With raw data showing demand for greener products staying robust in spite of a major recession, researchers are working to question old assumptions about who sustainability consumers are and how they behave. Recently, we have learned about a number of innovative studies, including researching online auction behaviour, that are helping to get a more accurate read on this audience.
Perhaps the most comprehensive is a new primer by Dr. Remi Trudel of Boston U. and released by The Network for Business Sustainability that analysed 91 different studies to understand if consumers will pay more for sustainable products. Interestingly, the answer is yes, and the average premiums being paid are 10%. This is contrary to prevailing wisdom that consumers are not willing pay a premium for environmental and social goods.
Regardless, a gap continues to exist between the number of consumers with good intentions and the number who actually make greener purchases. What is behind that gap? According to this work, the main issues are:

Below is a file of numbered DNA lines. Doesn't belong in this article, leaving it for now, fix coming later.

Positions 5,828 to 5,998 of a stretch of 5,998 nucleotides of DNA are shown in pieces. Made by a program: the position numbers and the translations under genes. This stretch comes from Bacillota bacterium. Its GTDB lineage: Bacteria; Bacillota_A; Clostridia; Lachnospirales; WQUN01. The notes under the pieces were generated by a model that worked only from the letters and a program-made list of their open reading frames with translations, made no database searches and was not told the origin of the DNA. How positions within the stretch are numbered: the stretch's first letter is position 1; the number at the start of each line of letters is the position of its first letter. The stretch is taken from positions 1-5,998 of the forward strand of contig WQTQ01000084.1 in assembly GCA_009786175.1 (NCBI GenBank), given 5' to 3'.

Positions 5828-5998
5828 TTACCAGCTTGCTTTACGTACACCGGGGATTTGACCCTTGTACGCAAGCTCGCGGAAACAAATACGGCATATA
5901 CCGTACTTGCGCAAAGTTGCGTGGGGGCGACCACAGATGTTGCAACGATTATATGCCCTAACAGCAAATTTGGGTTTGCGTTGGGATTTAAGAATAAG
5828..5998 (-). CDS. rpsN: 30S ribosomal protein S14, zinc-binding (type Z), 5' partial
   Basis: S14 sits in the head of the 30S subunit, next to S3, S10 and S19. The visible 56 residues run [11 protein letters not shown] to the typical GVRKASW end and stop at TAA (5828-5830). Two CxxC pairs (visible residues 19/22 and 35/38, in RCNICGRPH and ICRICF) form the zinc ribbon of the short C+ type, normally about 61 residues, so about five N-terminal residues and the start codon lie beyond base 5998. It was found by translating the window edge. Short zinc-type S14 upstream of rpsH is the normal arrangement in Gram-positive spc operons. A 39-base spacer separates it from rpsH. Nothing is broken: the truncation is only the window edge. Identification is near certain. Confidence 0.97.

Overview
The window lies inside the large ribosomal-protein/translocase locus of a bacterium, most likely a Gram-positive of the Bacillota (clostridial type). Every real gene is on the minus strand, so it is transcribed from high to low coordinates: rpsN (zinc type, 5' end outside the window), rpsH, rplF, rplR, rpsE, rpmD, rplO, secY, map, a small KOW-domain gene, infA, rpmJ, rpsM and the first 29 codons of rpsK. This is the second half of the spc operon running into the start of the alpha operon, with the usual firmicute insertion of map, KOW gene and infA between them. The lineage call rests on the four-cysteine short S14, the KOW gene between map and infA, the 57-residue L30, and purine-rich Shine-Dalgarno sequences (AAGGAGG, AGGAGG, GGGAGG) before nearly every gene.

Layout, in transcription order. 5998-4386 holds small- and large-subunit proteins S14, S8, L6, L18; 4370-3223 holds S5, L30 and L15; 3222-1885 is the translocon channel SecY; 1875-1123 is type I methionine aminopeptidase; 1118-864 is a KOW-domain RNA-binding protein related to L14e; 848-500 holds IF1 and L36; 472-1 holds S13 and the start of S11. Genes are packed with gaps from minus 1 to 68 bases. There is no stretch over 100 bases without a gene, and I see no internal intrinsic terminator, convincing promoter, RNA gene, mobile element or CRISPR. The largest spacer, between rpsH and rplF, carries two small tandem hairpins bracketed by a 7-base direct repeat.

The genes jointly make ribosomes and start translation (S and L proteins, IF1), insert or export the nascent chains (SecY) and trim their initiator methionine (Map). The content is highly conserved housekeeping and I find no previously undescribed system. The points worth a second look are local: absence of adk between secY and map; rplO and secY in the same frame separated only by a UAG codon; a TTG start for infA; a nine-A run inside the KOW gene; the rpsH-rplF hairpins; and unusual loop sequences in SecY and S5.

- Confusion about the product’s sustainability benefits,
- Confusing packaging,
- Trade-offs required to buy the product (like a price premium), and
- Competition between brands.
One of the recommendations for future research is to investigate when and how much companies should communicate their sustainability performance given the risk of being called greenwashers due to over-promoting and the abundance of information now available at people’s fingertips.
We agree more research is needed, and are interested in what benefits consumers value most and whether those benefits match up with the sustainability needs further up the value chain.
In the short term the sector can take action to more clearly communicate to sustainability consumers:
- List a product’s specific sustainability benefits (what makes it better?)
- State the amount that benefit costs (how much more am I paying for that? 5%? 15%?)
Two simple steps that could help grow a market.